TLA 2013: Technology Deployment
For more than 25 years, the Disability Insurance unit of the California Employment Development Department has been using a mainframe system to process disability claims. That archaic system was inflexible and required every claim to be manually entered and processed. The EDD was able to pay claims on time, but it couldn't provide faster, more convenient and accessible services to citizens, as they increasingly expect in the Internet age.
The EDD thus launched an effort six years ago to create a new system, called SDI Online, envisioned as a state-of-the-art, Web-based solution to automate the nation's largest SDI program and improve the processing of SDI and paid-family-leave claims. It was also tasked to deliver high-quality self-service for claimants, medical providers, and employers. The effort was one of the most complex business and technology transformations ever undertaken by EDD.
The $158 million system went live in September 2012 with just a few hiccups as EDD staff used both it and the old system during a transition period, and the old system was retired in April 2013. Already, more than a half-million claims have been filed through the system, which combines a panoply of technology and tools, such as Microsoft .Net, IBM iLog, Oracle Identity Management, and SOA governance.
From a technology deployment perspective, efforts the size of SDI Online don't come quickly or easily in a public sector environment. For example, the actual project and procurement approval efforts normally start five years before the system is actually developed, which makes it hard to determine and specify appropriate technologies and keep the business and technical knowledge in place. The fixed-price nature of government contracts also puts vendors in a tough spot if initial expectations or specs don't pan out, risking cut corners as a result.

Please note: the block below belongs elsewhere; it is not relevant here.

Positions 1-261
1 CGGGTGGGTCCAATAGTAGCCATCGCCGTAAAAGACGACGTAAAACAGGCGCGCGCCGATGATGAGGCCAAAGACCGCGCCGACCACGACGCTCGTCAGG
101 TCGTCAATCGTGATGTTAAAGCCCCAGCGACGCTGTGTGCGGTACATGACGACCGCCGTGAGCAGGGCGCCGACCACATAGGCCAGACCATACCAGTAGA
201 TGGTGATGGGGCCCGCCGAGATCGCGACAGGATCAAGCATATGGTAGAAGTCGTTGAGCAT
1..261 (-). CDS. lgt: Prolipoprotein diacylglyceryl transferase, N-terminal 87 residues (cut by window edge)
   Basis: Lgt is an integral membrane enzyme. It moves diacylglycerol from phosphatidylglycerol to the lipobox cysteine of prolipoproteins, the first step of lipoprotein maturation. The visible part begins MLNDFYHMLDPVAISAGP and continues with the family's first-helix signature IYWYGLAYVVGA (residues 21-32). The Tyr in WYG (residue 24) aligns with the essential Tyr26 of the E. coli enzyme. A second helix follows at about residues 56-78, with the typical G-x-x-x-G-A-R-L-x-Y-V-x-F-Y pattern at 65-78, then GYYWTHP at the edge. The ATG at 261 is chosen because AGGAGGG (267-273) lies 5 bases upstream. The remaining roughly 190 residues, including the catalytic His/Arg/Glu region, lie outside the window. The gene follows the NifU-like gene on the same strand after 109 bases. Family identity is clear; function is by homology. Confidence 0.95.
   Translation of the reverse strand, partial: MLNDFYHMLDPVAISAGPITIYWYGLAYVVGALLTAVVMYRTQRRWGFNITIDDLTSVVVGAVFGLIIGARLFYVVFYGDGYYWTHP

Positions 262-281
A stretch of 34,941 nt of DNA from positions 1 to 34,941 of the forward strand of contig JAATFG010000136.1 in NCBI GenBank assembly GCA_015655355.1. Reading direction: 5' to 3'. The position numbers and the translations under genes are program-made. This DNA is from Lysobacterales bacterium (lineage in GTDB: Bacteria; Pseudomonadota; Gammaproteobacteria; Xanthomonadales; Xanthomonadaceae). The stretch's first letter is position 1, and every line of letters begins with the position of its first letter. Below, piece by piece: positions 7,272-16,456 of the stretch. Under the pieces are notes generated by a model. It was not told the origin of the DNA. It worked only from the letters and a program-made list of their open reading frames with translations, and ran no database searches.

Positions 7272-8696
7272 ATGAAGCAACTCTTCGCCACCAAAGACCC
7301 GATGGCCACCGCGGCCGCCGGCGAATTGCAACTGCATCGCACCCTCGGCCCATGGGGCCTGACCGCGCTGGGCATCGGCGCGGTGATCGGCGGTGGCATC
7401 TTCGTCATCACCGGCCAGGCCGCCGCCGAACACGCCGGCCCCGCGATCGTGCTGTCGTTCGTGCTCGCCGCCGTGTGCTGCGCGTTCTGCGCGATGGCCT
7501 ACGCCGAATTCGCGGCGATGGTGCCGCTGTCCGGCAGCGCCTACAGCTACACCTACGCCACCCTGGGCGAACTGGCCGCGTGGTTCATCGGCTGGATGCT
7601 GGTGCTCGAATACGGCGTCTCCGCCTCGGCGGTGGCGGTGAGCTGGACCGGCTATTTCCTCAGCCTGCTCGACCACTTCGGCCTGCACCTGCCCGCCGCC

In September 2010, Davis took on the job of managing the project over its development, providing project management governance, high-level technology assessment, vendor management, and coordination with the EDD's director and CIO and with the prime contractors, Deloitte and Unisys. When she entered the project in its fifth month of execution, there was no common goal around the schedule or scope, and the design was falling into the standard dysfunction of ping-ponging documents back and forth without real value added or completion of deliverables. The go-live date could not be moved, so Davis had to restructure the project organization while keeping the project moving on schedule.
She imposed major milestone dates on all parties, with one schedule maintained by an integrated team of both state and vendor staff. She then established a team of state and vendor functional leads for the key project areas of organizational change, training, testing, development, and implementation. These leads mutually owned the progress and issues in their functional areas. Third, she established consistent meetings and reporting schedules so that status was shared across the broad project team. Within a few months, all parties working to common goals and expectations, as a true team.